Our understanding of risks at global and regional levels has matured markedly since they first really came into public consciousness during the Cold War. We now recognize a broad range of risks that can have real impact on both the planet and its population. These range from the risks of climate change to pandemics. But the way in which science and technology can both generate and mitigate risk is far broader. The rapid but casual adoption of the internet and all that is associated with it has been a boon for communication and for many parts of personal and corporate lives. But as such technology has taken hold, there have been multiple and growing concerns from individuals about such things as loss of privacy. On the wider scale there is now international concern about the potentially devastating impact of cyber-attacks and so forth.
A recent report from the World Economic Forum (WEF) entitled Global Risks 2013 summarizes both the likelihood and impact of a number of global risks as perceived by the Forum’s experts. There is a simple graphical summary of its findings in February’s edition of the Scientific American (page 72) but the full report is well worth reading. This report is produced annually and what is interesting is how this year’s edition gives increasing focus to scientific and technological issues. An obvious issue is climate change and how humankind may or may not respond to it. What has also emerged is rising concern about unsustainable population growth and its consequences. There is comment that there may be hazards associated with various new life science technologies such as synthetic biology and artificial cognitive enhancement. The potentially very negative consequences of massive digital misinformation and indeed issues in the cyber-world are also given real focus in the report. This is also the topic of commentary in a recent article in the January 10 2013 issue of Nature.
No nation can afford to ignore risks, the need for hazard identification and risk management. Indeed, even considering global risks, while in an ideal world they would be addressed globally, it is clear that in general they must be covered off at national levels. The WEF report discusses some aspects of what is needed for national risk management and resilient systems, but New Zealand needs to put these ideas into the context of how nations and societies currently operate. The report assumes that a non-rhetorical approach can be taken to risk identification and management. However, this is difficult to achieve as risk has very different meanings to individuals, scientists and politicians. In general, people have not achieved a way to maintain dialogue about risk management that integrates such diverse perspectives and understandings. Yet if New Zealand is to both respond appropriately to the challenges it faces and take advantage of what science and technology can offer, a more intelligent and less reactive form of conversation must be created. Often a technology is confused with its application. Every technology has its upside and its downside – this has been the case ever since our ancestors co-opted fire and developed tools that could be used to obtain food. What has changed has been the scale of impact of technologies for good or for bad and changes in societal structure in which system 1 ‘fast and instinctive’ thinking (to use Daniel Kahneman’s terminology) operates and tends to dominate at a collective as well as an individual level. Indeed, that is the inevitable consequence of participatory democracy in a world where 5 second TV spots and 140 character tweets prevail.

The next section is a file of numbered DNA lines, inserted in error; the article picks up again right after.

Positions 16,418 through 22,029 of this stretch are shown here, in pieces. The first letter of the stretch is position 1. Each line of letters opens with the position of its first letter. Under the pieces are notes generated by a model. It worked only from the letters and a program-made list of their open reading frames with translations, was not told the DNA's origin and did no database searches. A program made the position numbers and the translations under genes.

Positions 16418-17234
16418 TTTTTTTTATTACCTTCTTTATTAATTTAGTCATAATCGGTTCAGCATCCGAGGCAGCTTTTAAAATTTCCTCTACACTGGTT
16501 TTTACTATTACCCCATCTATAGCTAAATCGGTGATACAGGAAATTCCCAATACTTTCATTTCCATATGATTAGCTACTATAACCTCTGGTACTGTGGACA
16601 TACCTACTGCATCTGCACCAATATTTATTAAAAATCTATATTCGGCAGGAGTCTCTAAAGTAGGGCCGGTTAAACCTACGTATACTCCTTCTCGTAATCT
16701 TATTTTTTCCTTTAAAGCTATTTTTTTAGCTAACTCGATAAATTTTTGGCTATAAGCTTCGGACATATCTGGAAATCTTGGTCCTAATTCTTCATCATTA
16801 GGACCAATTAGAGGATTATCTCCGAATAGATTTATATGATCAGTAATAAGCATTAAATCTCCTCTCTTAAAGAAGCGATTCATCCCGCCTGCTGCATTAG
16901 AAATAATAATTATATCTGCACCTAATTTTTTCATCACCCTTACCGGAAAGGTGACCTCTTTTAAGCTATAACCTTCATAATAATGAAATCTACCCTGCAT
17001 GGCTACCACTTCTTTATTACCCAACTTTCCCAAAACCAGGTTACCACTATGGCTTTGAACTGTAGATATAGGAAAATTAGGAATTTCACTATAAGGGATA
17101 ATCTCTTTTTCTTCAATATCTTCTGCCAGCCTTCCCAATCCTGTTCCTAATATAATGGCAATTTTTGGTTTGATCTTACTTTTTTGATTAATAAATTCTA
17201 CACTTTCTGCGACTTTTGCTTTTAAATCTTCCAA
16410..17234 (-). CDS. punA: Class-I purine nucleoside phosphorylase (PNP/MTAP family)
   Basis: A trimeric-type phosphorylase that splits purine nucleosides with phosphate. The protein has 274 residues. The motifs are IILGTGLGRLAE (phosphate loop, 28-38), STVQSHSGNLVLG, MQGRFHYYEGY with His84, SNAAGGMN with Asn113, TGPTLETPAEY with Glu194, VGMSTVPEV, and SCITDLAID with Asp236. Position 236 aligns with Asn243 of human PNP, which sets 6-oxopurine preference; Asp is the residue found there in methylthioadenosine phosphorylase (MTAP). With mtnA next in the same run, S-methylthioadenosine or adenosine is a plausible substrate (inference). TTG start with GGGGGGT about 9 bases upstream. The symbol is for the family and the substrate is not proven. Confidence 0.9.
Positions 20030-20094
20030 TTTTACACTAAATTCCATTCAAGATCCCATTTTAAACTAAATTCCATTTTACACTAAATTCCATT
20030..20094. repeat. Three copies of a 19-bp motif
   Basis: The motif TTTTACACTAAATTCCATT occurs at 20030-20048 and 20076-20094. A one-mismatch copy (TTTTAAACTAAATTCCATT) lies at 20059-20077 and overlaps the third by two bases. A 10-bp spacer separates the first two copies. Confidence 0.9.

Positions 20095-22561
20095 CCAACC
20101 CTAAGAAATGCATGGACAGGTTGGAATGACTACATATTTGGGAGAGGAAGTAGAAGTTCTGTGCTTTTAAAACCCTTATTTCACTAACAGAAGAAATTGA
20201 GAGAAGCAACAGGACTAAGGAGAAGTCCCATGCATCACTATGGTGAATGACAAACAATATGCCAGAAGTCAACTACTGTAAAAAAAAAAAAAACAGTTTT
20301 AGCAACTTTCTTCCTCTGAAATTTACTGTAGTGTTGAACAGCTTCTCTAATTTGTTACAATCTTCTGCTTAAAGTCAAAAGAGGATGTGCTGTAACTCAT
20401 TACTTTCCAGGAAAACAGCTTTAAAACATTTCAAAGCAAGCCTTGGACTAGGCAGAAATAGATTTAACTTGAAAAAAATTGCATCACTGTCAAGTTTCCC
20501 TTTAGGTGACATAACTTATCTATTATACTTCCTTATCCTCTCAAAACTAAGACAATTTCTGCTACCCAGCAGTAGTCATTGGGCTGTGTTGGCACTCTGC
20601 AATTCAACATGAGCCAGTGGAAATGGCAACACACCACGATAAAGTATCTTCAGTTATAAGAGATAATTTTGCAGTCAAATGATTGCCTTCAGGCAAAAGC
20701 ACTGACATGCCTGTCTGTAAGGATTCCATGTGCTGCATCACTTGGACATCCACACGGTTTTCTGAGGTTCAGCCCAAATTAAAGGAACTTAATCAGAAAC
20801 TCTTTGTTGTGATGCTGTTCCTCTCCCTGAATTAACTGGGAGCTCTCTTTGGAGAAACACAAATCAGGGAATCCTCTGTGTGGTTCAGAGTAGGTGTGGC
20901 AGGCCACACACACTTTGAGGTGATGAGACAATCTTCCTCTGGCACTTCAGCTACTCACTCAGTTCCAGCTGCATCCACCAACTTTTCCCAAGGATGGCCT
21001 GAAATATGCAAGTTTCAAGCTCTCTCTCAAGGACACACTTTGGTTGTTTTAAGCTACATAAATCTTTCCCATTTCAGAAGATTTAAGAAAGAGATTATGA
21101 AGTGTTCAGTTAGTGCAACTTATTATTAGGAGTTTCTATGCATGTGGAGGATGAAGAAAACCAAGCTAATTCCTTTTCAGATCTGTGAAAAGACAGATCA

Every decision we make as a country involves trade-offs – if taxpayers’ money is spent on one thing then there is less to spend on another. If there is the desire to protect ecosystems and environments then there are costs in terms of constrained use of these places for resource extraction. Yet at the same time there is understandable public and political expectation of better living standards linked to economic growth. What trade-offs must be made to achieve these differing ambitions and desires? Most will involve assessment of technology and risk and many will involve science and technology in their application. New Zealand’s future depends on risk assessment and management. It seems obvious to me that while ultimately decisions will always be political and societal, the more that objective data are used rather than rhetorical hand-waving, the more likely that both known and unknown challenges will be well accommodated.